Bristol Post - 06 October 2015
It is one of the oldest buildings in the city and has long dominated the skyline of south Bristol. And now one of the most iconic parts of Bristol’s General Hospital is being given a brand new lease of life 75 years after it was almost destroyed by the Luftwaffe.
The octagonal tower, complete with eye-catching domed roof, was badly damaged when the Blitz came to Bristol but now the structure is on the verge of being completely refurbished and turned into luxury flats.
The tower is currently undergoing full restoration and several new properties will occupy a prime spot overlooking the neighbouring Harbourside with the some of the homes enjoying views across the Somerset countryside.
The main living spaces in the unique octagonal tower with light pouring in from all angles. Some of the properties will feature spiral staircases and spacious waterfront facing terraces. The octagonal tower, and the original Ogee Dome that proudly sat atop it, suffered severe bomb damage during World War II.
At the time the original mansard roof and ornate dome over the tower were completely destroyed, resulting in its removal and replacement with the asphalt roof. Now City & Country is fully reinstalling the French chateaux style mansard roof, as well as the Ogee Dome, which is to be replaced with a zinc clad replica to take pride of place once again above the octagonal tower – returning the hospital to the proportions, scale and appearance of its original designs of 1853.
Suzanne Aplin, from property developer City & Country, says the new homes will be some of the most sought after properties in the city. She said: “We are entering an incredibly exciting phase at The General with the restoration of the octagonal tower. The apartments sited within the tower will possess majestic views of the Harbourside and beyond to the countryside, providing a unique combination of period history with contemporary design flair and style which will be very hard to match”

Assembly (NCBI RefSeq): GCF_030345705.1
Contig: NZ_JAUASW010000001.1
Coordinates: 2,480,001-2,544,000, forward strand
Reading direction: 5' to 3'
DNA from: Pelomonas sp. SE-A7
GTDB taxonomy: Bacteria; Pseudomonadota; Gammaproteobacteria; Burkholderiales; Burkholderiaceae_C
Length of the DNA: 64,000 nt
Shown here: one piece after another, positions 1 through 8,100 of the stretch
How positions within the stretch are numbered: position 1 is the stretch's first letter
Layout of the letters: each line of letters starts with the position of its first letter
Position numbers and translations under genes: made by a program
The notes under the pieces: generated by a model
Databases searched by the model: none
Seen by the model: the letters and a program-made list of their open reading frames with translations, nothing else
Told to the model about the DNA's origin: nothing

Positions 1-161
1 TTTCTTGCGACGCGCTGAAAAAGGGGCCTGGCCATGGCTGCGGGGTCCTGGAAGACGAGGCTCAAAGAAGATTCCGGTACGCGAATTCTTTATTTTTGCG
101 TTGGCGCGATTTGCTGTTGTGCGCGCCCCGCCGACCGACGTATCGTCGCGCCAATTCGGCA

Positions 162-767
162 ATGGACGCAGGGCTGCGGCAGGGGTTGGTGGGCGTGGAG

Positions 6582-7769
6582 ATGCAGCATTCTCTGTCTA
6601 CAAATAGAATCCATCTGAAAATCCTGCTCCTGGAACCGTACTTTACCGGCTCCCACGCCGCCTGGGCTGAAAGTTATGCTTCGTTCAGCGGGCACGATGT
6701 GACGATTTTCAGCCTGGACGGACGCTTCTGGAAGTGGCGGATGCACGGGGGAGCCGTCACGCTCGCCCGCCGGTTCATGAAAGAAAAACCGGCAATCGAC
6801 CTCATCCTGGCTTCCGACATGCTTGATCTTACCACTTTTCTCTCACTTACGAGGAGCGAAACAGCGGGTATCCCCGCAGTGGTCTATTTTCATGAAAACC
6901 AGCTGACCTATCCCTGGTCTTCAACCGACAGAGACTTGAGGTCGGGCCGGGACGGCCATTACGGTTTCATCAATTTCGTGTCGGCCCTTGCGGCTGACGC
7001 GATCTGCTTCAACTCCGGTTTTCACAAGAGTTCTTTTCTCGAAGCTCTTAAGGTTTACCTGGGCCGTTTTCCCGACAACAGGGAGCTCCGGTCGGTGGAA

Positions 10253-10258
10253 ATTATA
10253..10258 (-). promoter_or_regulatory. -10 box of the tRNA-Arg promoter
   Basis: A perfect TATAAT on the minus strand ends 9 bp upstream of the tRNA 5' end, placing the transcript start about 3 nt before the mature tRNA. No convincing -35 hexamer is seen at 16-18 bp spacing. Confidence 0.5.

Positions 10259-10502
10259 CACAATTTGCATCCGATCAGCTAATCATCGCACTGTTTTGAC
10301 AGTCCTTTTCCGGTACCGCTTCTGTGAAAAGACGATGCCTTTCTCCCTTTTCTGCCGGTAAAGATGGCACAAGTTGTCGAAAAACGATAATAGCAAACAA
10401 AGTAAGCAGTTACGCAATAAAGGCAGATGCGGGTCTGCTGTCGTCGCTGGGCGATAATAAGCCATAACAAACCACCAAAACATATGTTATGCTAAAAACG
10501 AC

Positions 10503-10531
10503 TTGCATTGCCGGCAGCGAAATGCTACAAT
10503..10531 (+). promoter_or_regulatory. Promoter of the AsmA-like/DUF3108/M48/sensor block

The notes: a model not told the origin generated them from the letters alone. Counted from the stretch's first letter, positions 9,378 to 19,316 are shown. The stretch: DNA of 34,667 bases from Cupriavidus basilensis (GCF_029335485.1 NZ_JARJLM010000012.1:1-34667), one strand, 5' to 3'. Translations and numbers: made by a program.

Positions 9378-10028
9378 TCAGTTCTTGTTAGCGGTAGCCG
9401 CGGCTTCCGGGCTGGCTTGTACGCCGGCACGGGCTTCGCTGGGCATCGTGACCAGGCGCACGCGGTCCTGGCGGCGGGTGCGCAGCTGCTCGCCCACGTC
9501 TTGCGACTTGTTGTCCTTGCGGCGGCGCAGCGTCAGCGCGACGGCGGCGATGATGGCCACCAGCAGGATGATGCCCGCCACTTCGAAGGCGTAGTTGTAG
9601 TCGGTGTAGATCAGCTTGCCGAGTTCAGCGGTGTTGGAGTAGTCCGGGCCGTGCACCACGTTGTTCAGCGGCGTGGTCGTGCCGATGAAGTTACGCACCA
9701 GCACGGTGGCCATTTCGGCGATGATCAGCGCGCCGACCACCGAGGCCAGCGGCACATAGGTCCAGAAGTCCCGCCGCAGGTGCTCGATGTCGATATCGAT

Historic features of The General already reinstated include a beautiful Victorian-era stone fountain, which has been restored to full working order in the central court-yard complete with an ornate fish sculpture that stood within the fountain bowl.
Period details of the properties include roof lanterns, timber sash windows, metal windows and existing listed ornate wrought iron gates and railings.
As reported in the Bristol Post the General Hospital will also be the home of Bristol’s only Michelin-starred restaurant. The owners of Casamia have decided to relocate from Westbury-on-Trym to the former Bristol General Hospital, which treated thousands of patients. Properties in the octagonal tower are currently available off plan and prices start from £750,000. Across the whole development properties range from £295,000 to £810,000.
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